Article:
Baldwin Locomotives
Philadelphia-based Baldwin began designing and building steam locomotives in the 1830s and gave the U.S. many of its most significant and famous types of steam, and diesel-electric motive power. This history of Baldwin is illustrated with a large selection of rare, superb builder's photos and other publicity images from the Railroad Museum of Pennsylvania, with the book's large page size showcasing the detail and crisp quality of the images in this outstanding collection. Author Brian Solomon provides technical histories of each locomotive along with builder's specifications and explanations of how the locomotives were used by the railroads that bought them. These carefully researched histories are keys to understanding the significance of the locomotives and how they worked, and are presented in a manner that makes the book accessible to everyone, while retaining sufficient technical detail to appeal to the most ardent railroad enthusiast.
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Bullet Trains
Indispensable to travelers in Japan and Europe, electric-powered bullet trains offer incomparable benefits: chiefly a relatively quiet, high-speed mode of mass transportation with low environmental impact. This colorful book examines the history, current use, and technology of these sleek trains, the fastest of which reach speeds of nearly 200 miles per hour. Noted train historian and author Brian Solomon also takes readers on a tour of high-speed passenger lines in Japan and France, and looks at the future of bullet trains in the United States, including recent discussions of proposed lines for California, Florida, and the Eastern Seaboard.
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Calgary’s Electric Transit: An Illustrated History of Electrified Public Transportation in Canada’s Oil Capital
Calgary’s Electric Transit is the story of electric street railway, trolleybus and light rail vehicle transit in Canada’s western city of Calgary, Alberta. Calgary was founded in 1875, when the North West Mounted Police established a new fort – Fort Calgary. A big boost for Calgary came eight years later, when the Canadian Pacific Railway – building westward to the Pacific – reached the Bow River in 1883. Calgary became an important centre for Canadian Pacific operations and has since become the railway’s headquarters location. By 1909, Calgary boasted a population of 30, 000 people. In July of that year the Calgary Electric Railway began operations with two cars, sixteen employees and three miles of track. The system quickly grew and the following year became known as the Calgary Municipal Railway. Through its forty years of street railway service, Calgary acquired passenger cars from such well-known Canadian builders as Ottawa Car Manufacturing Company, Preston Car & Coach Company and the Canadian Car & Foundry. In addition, the system’s roster included used cars from several sources in the United States. Totalling 113 cars in all – plus a scenic car – it has been a daunting task to secure photos for this book. Many superb images have been discovered, illustrating the operation of streetcars in different sections of the city. There are over 150 streetcar photos. Finding trolleybus photographs has been a challenge as well, but the authors have succeeded in gathering a fine selection representing all classes of 'trackless trolley' coaches purchased new and acquired used from other US systems. You’ll see streetcars and trolleybuses operating in the city centre, in the rural suburbs, and in residential neighbourhoods. Coverage of today’s modern rail transit cars is outstanding. Now called 'light rail vehicles', all classes of these LRVs are represented, operating in all seasons, and over most portions of the system, illustrating the many varied and unique Calgary urban environments. Rich, carefully composed black and white photos are rounded out with a fine showing of subjects in colour. There’s a variety of photos to interest everyone with an interest in the development of Calgary as a city: the construction of 'The Bay', early scenes in Bowness Park, and some views of the streetcars serving seemingly unpopulated fields that today are thriving subdivisions. Whether you’re a railway enthusiast or simply interested in Calgary’s history, you’ll find Colin Hatcher and Tom Schwarzkopf’s 200-page account of Calgary’s Electric Transit a fascinating, informative and enjoyable reading experience.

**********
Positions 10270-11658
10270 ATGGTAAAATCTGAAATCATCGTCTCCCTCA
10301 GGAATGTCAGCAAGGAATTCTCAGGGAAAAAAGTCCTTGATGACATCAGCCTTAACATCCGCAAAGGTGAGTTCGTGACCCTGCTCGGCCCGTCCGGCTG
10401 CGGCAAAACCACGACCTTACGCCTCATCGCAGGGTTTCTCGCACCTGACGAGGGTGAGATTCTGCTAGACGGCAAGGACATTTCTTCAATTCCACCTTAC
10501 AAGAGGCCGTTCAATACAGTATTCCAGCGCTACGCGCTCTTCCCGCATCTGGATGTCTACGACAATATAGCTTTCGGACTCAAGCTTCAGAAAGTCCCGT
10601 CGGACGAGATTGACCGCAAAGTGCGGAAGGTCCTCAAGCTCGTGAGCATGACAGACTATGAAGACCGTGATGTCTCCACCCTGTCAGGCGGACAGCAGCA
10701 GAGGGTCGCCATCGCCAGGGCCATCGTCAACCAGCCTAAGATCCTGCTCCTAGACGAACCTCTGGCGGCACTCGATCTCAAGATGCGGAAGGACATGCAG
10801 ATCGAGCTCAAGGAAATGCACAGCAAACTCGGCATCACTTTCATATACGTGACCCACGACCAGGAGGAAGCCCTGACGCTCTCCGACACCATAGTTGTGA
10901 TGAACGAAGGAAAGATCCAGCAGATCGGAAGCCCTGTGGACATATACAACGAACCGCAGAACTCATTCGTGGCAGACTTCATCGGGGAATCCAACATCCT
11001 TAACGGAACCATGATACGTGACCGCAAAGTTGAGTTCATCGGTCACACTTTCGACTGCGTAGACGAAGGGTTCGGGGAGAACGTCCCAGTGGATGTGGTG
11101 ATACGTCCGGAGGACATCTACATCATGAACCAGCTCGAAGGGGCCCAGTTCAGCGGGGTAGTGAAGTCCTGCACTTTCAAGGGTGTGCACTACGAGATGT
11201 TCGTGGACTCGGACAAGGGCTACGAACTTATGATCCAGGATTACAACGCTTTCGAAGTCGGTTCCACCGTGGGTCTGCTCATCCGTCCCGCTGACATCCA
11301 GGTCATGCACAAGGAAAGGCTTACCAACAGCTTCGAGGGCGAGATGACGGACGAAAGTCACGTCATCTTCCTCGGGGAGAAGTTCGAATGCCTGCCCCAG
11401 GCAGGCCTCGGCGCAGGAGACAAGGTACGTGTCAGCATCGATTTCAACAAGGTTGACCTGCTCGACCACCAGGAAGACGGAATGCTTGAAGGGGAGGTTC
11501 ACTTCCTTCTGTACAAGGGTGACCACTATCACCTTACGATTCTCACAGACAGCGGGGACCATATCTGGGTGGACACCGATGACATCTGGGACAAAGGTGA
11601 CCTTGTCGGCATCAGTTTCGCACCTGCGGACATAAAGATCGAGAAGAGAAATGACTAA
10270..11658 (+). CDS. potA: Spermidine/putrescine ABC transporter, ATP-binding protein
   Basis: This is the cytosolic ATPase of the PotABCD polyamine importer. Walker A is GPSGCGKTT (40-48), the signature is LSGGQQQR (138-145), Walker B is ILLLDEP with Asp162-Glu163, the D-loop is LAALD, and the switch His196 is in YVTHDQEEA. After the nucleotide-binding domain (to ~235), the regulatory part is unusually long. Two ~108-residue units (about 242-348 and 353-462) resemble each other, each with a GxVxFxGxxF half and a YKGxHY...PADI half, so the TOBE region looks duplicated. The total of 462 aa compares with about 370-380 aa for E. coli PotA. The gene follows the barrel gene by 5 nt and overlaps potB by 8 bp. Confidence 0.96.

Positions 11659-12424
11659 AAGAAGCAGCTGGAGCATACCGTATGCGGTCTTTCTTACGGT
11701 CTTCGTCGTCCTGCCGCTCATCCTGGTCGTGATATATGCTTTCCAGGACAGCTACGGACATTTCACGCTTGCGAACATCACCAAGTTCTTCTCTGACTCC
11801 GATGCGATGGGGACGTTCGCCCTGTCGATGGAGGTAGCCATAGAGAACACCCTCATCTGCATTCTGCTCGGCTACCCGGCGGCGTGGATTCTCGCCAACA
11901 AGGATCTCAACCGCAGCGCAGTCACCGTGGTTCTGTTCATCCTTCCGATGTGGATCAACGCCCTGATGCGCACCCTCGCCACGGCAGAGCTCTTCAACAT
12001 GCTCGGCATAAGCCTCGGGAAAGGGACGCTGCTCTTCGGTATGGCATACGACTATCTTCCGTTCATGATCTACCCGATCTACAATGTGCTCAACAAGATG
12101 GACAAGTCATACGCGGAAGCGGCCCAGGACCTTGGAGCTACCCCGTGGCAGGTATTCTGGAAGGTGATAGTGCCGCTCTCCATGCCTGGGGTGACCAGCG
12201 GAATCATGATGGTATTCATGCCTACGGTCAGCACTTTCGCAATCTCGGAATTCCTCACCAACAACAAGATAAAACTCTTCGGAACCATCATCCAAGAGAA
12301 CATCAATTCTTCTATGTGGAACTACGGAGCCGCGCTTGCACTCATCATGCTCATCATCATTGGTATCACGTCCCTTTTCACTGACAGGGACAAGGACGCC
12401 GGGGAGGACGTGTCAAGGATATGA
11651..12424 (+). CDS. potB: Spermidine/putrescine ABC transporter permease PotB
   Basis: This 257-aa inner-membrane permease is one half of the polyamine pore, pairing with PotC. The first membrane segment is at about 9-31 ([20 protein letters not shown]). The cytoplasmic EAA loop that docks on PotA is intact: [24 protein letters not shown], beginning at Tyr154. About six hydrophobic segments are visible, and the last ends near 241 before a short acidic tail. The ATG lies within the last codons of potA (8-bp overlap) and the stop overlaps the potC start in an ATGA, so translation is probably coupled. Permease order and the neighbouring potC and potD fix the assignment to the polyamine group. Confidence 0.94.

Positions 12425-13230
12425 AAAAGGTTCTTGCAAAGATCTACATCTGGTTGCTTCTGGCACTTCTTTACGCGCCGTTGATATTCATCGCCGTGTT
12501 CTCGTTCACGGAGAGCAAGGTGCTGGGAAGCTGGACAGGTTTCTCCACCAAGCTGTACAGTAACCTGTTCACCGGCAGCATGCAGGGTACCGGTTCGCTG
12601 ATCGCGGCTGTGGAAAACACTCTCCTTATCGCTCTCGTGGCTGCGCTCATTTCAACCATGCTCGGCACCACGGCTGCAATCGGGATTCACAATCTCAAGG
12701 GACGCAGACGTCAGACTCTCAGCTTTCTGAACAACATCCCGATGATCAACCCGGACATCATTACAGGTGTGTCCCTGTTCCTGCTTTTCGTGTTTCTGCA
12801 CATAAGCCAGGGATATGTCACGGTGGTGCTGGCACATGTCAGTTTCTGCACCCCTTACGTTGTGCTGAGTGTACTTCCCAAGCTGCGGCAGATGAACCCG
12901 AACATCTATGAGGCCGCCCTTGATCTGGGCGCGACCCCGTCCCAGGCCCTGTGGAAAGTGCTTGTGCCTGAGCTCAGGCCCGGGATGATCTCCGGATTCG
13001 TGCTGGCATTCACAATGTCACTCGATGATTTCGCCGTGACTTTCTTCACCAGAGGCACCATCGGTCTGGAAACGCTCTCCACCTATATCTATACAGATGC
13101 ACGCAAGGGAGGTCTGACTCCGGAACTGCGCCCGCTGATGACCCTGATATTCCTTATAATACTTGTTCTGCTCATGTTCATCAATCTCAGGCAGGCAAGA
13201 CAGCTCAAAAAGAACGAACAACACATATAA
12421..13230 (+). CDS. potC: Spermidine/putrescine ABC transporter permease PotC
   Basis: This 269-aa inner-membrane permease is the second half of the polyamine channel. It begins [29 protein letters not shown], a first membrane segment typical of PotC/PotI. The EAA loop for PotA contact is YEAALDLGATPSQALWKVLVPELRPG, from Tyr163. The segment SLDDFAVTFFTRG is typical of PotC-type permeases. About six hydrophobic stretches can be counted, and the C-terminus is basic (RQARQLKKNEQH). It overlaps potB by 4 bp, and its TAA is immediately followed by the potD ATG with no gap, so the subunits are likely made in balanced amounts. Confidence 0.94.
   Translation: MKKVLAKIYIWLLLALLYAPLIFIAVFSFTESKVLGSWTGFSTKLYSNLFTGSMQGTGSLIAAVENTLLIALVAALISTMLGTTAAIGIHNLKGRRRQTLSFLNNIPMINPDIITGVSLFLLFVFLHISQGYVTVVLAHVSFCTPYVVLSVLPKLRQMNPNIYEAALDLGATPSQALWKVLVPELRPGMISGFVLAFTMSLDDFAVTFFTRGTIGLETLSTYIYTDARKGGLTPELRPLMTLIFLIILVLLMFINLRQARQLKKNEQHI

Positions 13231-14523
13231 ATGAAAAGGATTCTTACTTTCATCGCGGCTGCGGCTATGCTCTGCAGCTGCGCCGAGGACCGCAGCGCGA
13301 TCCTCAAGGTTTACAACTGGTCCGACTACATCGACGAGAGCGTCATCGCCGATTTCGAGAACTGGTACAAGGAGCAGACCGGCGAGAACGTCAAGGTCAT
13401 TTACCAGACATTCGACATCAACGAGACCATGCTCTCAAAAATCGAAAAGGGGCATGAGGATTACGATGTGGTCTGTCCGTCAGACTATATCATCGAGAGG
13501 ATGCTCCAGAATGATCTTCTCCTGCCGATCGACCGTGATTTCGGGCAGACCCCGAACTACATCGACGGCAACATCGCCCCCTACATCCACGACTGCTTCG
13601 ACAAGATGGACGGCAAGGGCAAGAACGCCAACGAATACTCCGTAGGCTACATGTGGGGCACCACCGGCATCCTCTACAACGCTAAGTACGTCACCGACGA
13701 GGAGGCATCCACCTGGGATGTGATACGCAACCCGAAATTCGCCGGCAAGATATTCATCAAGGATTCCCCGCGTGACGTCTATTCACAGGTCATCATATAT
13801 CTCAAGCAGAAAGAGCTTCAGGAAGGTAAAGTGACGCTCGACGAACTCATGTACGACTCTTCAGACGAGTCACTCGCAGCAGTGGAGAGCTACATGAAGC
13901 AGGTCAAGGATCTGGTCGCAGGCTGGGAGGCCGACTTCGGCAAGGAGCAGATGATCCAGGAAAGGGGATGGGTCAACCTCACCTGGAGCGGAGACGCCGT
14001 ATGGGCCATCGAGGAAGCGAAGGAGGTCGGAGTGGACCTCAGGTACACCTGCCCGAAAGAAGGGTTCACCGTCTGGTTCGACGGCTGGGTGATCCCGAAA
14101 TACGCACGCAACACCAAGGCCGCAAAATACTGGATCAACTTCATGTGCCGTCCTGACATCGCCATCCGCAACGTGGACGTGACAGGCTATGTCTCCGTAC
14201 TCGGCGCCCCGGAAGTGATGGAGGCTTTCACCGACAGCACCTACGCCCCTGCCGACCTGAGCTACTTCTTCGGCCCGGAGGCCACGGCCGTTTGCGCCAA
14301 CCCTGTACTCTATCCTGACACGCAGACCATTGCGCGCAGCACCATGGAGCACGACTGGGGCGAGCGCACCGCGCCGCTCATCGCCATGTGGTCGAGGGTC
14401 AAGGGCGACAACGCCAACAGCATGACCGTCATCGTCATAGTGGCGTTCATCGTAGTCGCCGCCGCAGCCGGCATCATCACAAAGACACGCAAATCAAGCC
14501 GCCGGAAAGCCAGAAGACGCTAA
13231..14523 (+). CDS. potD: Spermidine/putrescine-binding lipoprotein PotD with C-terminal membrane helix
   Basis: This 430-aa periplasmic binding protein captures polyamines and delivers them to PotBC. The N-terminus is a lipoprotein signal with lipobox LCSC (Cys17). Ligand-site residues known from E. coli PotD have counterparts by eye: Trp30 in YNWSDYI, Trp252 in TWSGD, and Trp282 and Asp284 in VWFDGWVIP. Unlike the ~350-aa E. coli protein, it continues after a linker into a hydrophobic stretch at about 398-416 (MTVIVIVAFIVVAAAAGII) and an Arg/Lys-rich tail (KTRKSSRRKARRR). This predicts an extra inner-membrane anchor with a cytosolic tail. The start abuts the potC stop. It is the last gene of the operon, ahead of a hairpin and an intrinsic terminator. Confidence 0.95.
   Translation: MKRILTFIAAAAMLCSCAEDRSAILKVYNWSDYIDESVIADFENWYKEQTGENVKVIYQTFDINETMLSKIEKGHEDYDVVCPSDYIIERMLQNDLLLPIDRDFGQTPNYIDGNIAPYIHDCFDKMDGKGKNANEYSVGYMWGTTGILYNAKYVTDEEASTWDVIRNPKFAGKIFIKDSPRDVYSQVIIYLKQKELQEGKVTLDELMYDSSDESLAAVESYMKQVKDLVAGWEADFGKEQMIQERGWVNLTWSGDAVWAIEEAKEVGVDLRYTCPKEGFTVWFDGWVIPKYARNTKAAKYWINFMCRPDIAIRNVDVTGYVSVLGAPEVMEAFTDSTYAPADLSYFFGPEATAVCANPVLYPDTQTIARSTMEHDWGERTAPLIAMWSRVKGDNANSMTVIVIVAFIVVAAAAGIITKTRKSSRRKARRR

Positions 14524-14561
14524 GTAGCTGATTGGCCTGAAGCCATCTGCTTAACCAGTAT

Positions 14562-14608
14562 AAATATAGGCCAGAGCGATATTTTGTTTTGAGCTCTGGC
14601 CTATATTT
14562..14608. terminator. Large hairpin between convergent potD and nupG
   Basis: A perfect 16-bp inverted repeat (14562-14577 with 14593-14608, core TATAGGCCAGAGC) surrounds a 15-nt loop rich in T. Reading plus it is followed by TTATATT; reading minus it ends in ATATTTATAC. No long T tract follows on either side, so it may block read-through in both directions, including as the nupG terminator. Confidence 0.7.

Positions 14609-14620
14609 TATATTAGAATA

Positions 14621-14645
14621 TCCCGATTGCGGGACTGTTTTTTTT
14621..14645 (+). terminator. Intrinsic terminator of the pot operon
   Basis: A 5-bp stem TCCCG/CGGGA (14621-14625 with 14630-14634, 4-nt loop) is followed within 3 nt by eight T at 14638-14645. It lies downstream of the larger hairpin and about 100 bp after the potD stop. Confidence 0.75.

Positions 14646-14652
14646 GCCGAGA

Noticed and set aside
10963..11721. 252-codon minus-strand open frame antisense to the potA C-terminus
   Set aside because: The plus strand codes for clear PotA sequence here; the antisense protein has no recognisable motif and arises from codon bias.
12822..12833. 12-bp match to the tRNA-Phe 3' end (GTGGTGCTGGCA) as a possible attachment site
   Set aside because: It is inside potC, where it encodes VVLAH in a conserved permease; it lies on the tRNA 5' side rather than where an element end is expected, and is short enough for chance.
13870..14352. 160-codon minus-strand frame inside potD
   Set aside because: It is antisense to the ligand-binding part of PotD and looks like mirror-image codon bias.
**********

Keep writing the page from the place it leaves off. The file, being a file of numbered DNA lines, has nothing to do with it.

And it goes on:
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Electric Locomotives
The history of electric freight and inter-urban commuter locomotives in the U.S. begins with their development in East Coast urban centers and continues their service in the present day. Railways that used or continue to use electric motive power in cities, suburbs and even over mountain passes - including the B&O, Pennsylvania, New Haven, New York Central, Norfolk & Western, Illinois Central, Milwaukee Road, and Amtrack - are depicted in period and modern color photography. This book also covers legendary electrics like the S-motors that towed steam powered trains through tunnels and into busy urban stations and several more. The text includes discussion on the roles played by GE and Westinghouse, specialized equipment, and how technology laid the groundwork for the development of diesel-electric locomotives prior to WW II.